Enbridge faced 38 appeals to the OMB over the Municipality of Kincardine's decision to make zoning changes that would let the project proceed. During the nearly seven week hearing, the board heard from 22 witnesses and considered more than 140 exhibits. It issued its ruling July 16 allowing the project to go ahead, but with two conditions attached. Enbridge must set up a dispute resolution procedure to deal with noise complaints, as well as an emergency services plan to notify the public if there is a danger of ice shedding from turbine blades.
"It feels very, very good," says Enbridge's Debbie Boukydis. "As soon as that decision was received we started to construct the roads that will lead into the wind farm. It is our objective to have 20 to 30 foundations built by the time the snow flies in November, which will put us in a good position to have our first turbine up in April. By the end of the summer we hope to have the entire farm constructed and be producing power."
Turbines in store
The deadline for Enbridge to start delivering electricity under its power purchase contract, which was won through Ontario's November 2005 request for proposals (RFP), is October 2008. The company had been expecting to be producing power by now and has been storing the 110 Vestas 1.65 MW turbines that will be used in the project since it took delivery of them last year.
The project was originally designed to include 121 turbines, but Enbridge downsized it after deciding to pull out of the neighbouring community of Saugeen Shores because of local objections to the 11 turbines slated for that jurisdiction. It also made changes to the layout of the remaining turbines, increasing planned setbacks from adjacent property lines to 121 metres from the original 50 metres.
But some area residents, who organised as the Windfarm Action Group, wanted bigger setbacks. "We did work with all of our stakeholders to try to come up with some compromises to make everyone, if not happy, then at least all right with the project. We knew it was highly unlikely, given the concerns of the Windfarm Action Group, that we were ever going to be able to achieve what they wanted, particularly with the setbacks they were looking at. We would not have been able to build the farm," she says. During the hearing, the OMB heard evidence calling for setbacks of a kilometre or more.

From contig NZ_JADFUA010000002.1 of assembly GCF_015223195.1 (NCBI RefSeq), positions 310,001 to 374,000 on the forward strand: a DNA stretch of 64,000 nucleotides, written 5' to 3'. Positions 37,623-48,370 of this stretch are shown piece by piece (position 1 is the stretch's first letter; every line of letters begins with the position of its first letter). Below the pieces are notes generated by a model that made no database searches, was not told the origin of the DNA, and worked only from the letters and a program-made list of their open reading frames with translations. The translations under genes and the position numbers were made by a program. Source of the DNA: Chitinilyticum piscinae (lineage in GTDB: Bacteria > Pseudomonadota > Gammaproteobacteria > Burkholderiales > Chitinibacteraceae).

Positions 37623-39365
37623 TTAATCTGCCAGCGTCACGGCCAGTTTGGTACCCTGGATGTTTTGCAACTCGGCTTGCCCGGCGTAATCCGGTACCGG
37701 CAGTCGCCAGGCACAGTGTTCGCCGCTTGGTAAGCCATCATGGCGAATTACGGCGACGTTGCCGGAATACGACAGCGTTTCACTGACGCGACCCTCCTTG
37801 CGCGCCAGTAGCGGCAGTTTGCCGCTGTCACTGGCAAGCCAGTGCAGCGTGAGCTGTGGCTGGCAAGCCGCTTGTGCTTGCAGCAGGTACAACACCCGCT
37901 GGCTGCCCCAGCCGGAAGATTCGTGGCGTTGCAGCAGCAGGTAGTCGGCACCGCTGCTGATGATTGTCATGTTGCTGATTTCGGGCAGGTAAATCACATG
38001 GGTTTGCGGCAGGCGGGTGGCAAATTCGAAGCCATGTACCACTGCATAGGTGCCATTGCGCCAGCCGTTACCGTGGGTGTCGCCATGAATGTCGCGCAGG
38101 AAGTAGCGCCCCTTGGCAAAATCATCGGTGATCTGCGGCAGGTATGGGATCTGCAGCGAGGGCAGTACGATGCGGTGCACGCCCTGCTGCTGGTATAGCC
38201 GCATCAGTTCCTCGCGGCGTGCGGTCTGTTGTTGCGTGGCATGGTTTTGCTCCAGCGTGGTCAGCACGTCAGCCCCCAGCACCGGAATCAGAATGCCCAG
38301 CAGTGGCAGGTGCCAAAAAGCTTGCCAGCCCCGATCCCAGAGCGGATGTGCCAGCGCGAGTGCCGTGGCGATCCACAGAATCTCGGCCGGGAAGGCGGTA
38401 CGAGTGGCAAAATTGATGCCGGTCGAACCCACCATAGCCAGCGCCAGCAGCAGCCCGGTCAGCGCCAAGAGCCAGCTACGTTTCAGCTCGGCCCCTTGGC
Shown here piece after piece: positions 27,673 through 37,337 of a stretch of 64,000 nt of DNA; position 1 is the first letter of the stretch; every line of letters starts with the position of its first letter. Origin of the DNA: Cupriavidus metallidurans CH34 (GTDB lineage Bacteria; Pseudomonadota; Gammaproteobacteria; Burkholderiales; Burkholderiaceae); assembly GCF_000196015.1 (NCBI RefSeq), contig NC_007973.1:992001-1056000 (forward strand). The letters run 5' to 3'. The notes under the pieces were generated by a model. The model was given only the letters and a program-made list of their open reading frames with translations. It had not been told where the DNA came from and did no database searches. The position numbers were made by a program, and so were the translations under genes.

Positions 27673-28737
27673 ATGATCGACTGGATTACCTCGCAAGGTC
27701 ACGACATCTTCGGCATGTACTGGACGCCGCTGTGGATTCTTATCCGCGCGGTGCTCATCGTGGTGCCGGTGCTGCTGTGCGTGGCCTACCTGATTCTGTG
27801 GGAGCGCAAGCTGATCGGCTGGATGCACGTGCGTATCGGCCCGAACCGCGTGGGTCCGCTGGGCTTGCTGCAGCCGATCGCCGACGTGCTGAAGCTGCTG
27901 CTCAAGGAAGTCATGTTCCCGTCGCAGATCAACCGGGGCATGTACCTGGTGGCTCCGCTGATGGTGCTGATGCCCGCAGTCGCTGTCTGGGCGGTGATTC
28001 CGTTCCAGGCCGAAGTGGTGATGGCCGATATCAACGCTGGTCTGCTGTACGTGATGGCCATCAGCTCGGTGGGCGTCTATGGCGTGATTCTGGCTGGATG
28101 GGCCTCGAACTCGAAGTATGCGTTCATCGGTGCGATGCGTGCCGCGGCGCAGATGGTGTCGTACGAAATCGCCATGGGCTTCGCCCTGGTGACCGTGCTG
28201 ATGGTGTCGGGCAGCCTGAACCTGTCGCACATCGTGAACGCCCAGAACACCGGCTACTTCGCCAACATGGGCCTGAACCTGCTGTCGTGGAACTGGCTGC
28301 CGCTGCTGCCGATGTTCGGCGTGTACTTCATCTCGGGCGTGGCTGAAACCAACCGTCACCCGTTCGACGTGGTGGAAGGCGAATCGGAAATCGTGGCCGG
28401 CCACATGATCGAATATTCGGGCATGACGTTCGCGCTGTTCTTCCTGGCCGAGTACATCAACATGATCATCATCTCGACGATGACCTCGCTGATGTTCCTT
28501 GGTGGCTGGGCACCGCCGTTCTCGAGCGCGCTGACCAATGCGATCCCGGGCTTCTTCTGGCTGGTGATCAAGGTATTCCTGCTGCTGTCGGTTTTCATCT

Meanwhile, Canadian Hydro Developers is expecting to start site work at Melancthon before the fall. "We are in the process of securing the remaining permits and approvals at both municipal and provincial levels ahead of construction works," says the company's Kent Brown. Some of the project's turbines, planned for the adjacent Township of Amaranth, still need OMB approval at a separate hearing set to begin this month and expected to last for six weeks.
Like Enbridge, Canadian Hydro took delivery of turbines for the project last year and expected to be producing power by now. But also like Enbridge, it hit hurdles in both the environmental assessment and local permitting processes. In fact, it was the company that initiated the OMB proceedings because neither township was making zoning decisions within the timelines specified by Ontario's Planning Act.
The delays have cost both companies. Last year, Canadian Hydro estimated a one-year extension of Melancthon II's in-service date would raise its price tag by C$10 million, mostly related to the storage and additional handling of turbine parts. It is continuing to assess the cost impact and says it will provide an update after the decision from the upcoming Amaranth hearing is released. Enbridge's Boukydis would only say its Ontario project is costing more than originally expected.
Canadian Hydro also went before the OMB in July over its 197.8 MW Wolfe Island Wind Project near Kingston. Two island residents appealed the local township's zoning approval for the project, which will utilize 86 Siemens 2.3 MW wind turbines, over concerns that the turbines were too close to homes and wetlands.
The hearing came to an early end after the company negotiated a settlement with the residents that, among other things, increases the setback guidelines contained in the zoning bylaw. Rob Miller, project engineer at Wolfe Island, says the original guidelines provided in bylaw were a prescribed minimum. Canadian Hydro's detailed project analysis had already determined the turbine setbacks would be greater. "So in a way the settlement provides some clarity to the original zoning bylaw and amends things to reflect what we have already determined."
There is still work to do before construction of Wolfe Island can start, including completion of the provincial environmental assessment process.